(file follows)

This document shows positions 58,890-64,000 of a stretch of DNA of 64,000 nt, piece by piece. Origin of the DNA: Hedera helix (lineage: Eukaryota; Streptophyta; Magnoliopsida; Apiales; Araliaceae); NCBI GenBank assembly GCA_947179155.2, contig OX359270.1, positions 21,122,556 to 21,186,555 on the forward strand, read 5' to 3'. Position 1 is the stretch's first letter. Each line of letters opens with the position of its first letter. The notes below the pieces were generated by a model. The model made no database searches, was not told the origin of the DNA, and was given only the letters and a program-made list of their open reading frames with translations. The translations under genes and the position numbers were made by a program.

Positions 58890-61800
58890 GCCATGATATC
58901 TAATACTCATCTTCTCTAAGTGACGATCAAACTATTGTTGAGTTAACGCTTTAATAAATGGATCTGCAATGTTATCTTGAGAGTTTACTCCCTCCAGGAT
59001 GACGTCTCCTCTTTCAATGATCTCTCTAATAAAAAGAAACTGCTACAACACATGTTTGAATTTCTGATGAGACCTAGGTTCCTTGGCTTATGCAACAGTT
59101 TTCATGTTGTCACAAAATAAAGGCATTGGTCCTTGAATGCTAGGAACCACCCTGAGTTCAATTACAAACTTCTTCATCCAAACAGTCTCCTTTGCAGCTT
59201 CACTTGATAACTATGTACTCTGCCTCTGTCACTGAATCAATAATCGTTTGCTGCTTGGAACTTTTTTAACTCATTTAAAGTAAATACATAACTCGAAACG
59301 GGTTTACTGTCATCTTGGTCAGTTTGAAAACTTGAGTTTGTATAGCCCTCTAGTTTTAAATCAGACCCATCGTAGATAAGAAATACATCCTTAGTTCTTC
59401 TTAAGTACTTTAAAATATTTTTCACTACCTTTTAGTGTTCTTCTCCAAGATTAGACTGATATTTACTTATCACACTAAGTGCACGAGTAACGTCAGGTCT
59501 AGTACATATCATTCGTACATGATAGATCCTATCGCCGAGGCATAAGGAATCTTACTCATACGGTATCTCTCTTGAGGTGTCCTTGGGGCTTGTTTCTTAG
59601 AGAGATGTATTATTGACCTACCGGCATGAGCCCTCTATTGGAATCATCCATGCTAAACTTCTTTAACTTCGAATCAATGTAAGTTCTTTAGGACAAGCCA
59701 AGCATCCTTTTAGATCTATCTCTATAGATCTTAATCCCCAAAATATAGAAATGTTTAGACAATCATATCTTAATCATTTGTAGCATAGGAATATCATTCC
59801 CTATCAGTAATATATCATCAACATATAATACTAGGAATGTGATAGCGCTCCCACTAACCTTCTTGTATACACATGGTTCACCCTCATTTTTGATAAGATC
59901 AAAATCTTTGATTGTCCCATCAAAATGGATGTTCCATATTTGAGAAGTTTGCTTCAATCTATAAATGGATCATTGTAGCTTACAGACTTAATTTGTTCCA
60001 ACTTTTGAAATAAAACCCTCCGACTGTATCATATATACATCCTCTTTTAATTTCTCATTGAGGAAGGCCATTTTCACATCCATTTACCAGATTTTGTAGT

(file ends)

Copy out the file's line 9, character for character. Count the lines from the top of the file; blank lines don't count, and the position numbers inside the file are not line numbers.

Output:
59401 TTAAGTACTTTAAAATATTTTTCACTACCTTTTAGTGTTCTTCTCCAAGATTAGACTGATATTTACTTATCACACTAAGTGCACGAGTAACGTCAGGTCT